Every track is really worth mentioning, but I’ll end this reasonably drawn-out review by saying that the intro of “Aurelia” contains one of the most unique and intriguing guitar riffs I’ve ever heard, “Paramnesia” has one of the most memorable vocal melodies (with the “Focus it gets complicated…”), and the breakdown midway through “Macabre” has recently been another one of my favorite moments.
Whether or not Ceterum is able to get out of their current hiatus will not change the fact that they will have some of my favorite music for as long as I can picture into the future. Support them, buy their music, and I pray you’re able to find as much enjoyment out of them as I have!
Jared Amlin – Guitar
Ty Jividen – Vocals
Matter McFarland – Guitar
[Ex-members: Bill Sanchez (Bass) & Jason Broussard (Drums)
– currently with Archetypes & op·aq·ue]
“Initially presenting a complex style derived from numerous elements of ambient metal and progressive rock combined with experimental overtones, Cleveland-based CETERUM continued to hone their moody and melodically dark sound as the project grew into its own. Formed in Great Falls, Montana, in 2001 by Bill Sanchez (bass) and Jason Broussard (drums), the first incarnation was heavily inspired by modern art-rock pioneers Tool and their use of unorthodox song structures and time signatures. Composing adventurous instrumental arrangements, it wasn’t until four years later that the duo finally found the permanent additions they sought in guitarist Jared Amlin and vocalist Ty Jividen. With a complete lineup, the band began to further evolve, while incorporating other aspects to create their musical identity – atmospheric synths and polyrhythmic experimentation, as well as influences ranging from Porcupine Tree, Meshuggah, Pulse Ultra and Karnivool.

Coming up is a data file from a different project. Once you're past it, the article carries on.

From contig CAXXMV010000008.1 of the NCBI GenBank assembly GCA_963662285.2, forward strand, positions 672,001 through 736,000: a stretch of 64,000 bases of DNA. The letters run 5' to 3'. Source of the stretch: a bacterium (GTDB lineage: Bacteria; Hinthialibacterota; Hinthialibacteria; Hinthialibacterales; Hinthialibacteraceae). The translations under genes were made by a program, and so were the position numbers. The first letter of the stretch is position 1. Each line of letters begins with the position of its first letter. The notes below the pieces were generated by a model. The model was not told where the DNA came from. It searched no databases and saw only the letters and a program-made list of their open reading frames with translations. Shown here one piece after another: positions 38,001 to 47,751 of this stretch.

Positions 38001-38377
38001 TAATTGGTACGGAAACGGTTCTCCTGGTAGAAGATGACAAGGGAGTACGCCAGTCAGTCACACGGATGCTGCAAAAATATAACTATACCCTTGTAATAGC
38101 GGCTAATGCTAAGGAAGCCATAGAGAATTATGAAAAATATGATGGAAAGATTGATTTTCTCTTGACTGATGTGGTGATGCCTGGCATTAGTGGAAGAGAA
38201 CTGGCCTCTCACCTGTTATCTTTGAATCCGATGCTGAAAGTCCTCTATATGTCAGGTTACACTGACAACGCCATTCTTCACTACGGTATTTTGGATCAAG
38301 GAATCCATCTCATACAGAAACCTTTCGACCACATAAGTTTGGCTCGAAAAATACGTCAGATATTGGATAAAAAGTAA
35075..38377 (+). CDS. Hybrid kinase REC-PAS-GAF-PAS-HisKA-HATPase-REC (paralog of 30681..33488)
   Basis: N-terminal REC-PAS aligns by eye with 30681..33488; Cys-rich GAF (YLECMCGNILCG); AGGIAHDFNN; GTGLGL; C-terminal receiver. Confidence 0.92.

With members hailing from various regions of the country, the quartet permanently relocated to Ohio and began playing small shows and building a devoted following. After being tapped to support bands like Soilwork and Helmet, the group garnered local attention in 2008, but the outfit experienced an unexpected hiatus following a facial injury suffered by Jividen, which left him unable to sing for several months. Upon Jividen’s recovery, CETERUM independently released the EP Proportions a year later – a collaboration with multi-platinum, award winning producer Michael Seifert (Dave Matthews Band, Tori Amos). The track ‘Insolence.Recoil’ has since received significant regional airplay reaching all the way to Knoxville, Tennessee, as well as being featured on WJCU’s Metal on Metal program to enthusiastic feedback.
After the release of Proportions, the band continued to write and sonically mature, as guitarist Matt McFarland expanded the lineup to a five-piece. Armed with an arsenal of diverse material after having solidified their own style of dynamic, heavy rock, CETERUM’s debut full-length album is slated for a winter release.”
For Fans Of:
Progressive Alternative Rock / Hard Rock / Alternative Metal
Proportions EP (2009)
“the Architect” / “Paramnesia” / “Insolence. Recoil” / “Aurelia” / Filter (feat. Dominic Cifarelli)” / “Imbue Élan Vital” / “Sidewinders” / “Macabre” / “Revealed Arcane” / “Fathom”
[This song contains one of my favorite guitar solos of all time.]